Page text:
So money isn’t the answer. But what about social status or recognition from others? It’s true that we all love to be acknowledged; the road to higher status, however, is also strewn with pitfalls.
For one, we limit ourselves to doing the things that make other people appreciate us. We judge ourselves through the eyes of others, instead of pursuing what we want for ourselves.
Another pitfall is that once we’ve attained some status – being promoted, say – there is still another, more prestigious position above us, and there forever will be. And so we lust after the next position, and then the next, until we are again stuck on an endless, unfulfilling treadmill of wanting something we don’t have.
So if it’s not money and status – what does bring fulfillment?
Making a difference gives you a sense of meaning, though it’s not easy to combine with enterprise
There are different core elements that make up fulfilling work. One of these elements is the sense that your work has meaning. That is, your work imparts a feeling of contributing to the world in a positive way.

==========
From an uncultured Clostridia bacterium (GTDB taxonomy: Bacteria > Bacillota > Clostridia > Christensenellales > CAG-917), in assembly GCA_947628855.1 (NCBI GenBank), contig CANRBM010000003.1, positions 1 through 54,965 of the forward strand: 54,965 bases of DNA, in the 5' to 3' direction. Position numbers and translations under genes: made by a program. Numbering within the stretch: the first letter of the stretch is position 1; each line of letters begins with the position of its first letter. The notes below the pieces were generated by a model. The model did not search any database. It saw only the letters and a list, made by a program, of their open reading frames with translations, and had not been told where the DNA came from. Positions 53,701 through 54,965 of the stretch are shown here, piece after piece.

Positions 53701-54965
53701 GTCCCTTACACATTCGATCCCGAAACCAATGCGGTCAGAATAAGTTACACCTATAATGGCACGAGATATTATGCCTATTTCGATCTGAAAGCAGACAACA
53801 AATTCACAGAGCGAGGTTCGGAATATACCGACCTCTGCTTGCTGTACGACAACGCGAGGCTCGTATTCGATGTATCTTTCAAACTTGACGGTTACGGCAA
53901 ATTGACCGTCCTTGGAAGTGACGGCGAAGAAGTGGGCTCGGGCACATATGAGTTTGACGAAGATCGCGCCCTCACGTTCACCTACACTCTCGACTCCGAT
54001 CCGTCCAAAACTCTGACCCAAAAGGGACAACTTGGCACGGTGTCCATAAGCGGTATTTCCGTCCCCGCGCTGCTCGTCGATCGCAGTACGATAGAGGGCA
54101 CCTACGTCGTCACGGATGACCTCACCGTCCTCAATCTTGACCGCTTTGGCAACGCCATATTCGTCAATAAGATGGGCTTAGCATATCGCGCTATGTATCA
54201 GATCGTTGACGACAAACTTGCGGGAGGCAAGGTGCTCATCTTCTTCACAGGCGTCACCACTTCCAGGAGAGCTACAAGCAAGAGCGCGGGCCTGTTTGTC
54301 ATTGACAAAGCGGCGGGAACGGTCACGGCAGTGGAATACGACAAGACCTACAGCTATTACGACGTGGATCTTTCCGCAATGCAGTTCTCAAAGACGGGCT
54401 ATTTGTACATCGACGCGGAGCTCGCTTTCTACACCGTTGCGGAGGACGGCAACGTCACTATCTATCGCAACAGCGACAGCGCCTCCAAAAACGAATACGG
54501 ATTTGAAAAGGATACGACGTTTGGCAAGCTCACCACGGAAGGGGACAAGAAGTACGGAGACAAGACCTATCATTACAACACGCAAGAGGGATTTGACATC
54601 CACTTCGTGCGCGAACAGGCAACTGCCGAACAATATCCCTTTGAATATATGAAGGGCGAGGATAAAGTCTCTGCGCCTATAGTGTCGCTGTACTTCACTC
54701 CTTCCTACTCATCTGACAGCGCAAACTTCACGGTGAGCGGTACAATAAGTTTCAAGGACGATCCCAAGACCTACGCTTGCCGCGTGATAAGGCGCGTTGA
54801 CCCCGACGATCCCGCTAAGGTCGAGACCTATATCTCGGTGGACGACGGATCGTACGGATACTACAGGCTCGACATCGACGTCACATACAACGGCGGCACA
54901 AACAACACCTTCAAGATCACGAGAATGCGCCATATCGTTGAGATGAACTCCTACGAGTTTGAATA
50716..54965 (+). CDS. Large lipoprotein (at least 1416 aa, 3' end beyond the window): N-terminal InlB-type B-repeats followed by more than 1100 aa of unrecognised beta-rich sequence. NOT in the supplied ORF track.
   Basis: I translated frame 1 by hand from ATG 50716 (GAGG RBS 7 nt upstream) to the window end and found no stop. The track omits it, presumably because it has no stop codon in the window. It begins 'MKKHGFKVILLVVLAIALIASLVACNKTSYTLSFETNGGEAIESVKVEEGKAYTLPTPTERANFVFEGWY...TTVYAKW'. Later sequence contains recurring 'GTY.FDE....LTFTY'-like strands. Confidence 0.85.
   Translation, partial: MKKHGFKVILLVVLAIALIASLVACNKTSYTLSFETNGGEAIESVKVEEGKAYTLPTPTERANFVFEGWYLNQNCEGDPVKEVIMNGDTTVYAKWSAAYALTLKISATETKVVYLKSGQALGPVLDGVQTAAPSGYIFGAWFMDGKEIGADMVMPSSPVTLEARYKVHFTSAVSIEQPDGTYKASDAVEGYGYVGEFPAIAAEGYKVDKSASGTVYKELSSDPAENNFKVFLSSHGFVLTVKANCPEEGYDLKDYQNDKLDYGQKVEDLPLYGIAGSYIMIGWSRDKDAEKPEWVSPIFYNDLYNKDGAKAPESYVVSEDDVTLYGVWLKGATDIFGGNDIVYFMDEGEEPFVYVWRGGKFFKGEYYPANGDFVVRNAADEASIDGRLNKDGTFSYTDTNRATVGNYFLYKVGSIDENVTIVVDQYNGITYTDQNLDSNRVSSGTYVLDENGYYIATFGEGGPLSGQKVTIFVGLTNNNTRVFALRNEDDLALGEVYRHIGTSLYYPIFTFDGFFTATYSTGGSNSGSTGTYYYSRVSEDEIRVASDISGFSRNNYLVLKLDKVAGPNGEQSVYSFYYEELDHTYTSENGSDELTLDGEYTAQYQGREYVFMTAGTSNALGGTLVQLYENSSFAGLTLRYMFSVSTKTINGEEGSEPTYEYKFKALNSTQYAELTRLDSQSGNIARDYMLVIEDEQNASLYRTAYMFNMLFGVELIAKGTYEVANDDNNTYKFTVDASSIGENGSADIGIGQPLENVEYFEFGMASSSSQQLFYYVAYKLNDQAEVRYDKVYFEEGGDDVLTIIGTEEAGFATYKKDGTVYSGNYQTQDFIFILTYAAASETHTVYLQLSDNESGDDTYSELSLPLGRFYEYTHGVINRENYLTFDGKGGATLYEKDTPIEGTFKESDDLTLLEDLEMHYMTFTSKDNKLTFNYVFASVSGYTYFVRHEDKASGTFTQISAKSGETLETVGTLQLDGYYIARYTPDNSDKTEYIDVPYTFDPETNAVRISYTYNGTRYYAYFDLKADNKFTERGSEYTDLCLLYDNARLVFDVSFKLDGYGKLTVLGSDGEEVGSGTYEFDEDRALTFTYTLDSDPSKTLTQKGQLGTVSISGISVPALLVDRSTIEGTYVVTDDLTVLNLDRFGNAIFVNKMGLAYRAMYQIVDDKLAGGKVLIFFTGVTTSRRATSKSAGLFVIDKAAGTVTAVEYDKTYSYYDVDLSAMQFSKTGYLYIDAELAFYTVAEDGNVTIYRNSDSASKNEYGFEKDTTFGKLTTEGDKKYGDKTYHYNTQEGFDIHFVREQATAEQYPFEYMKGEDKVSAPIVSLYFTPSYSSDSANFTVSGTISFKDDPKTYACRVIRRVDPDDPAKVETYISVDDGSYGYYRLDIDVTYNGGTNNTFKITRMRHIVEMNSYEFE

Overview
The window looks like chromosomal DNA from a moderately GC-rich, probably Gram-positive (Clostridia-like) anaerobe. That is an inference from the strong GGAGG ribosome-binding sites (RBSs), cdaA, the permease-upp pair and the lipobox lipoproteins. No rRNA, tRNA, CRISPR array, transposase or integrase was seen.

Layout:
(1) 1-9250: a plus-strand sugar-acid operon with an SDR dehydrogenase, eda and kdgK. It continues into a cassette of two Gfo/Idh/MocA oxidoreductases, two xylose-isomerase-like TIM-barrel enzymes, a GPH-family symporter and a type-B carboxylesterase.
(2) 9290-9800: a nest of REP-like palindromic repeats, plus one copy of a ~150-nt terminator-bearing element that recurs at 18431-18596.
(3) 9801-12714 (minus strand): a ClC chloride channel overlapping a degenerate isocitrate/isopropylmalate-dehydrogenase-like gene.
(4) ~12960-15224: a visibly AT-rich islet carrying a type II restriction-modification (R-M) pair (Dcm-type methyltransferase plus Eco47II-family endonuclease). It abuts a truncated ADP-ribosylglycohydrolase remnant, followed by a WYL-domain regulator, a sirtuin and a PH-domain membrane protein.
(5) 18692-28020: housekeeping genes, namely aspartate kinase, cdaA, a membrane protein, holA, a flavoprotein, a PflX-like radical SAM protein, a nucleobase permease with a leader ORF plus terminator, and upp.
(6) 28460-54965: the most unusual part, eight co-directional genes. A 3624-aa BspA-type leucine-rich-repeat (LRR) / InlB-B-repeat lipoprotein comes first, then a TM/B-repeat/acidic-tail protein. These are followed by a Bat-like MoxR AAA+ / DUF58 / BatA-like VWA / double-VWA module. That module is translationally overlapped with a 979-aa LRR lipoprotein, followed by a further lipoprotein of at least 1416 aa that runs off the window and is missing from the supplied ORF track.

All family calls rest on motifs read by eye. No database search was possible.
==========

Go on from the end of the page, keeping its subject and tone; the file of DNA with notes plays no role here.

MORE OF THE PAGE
When young students are asked about what they expect from their future employment, they’ll often answer, “I want to make a difference.” But what do they mean by this and how do they intend to do it?
Well, we tend to think of our jobs as more fulfilling when we feel we’re making a meaningful contribution to something that benefits our planet and our fellow humans. When afforded such an opportunity, our personal happiness increases, too. One study on ethical work shows that people who regard their job as “work of expert quality that benefits the broader society” also report significantly higher job satisfaction.
But people hoping to wed ethics and enterprise often hit a snag; ethics and business seem irreconcilable. These two things, however, are not mutually exclusive.
Take, for example, Anita Roddick, the founder of The Body Shop. She described The Body Shop as “a hair and skin company that works for positive social change.” From the start, she was able to combine enterprise and ethics: she displayed photos of missing persons on Body Shop trucks, launched a magazine sold by homeless people and pioneered fair trade, buying ingredients from indigenous communities in Brazil.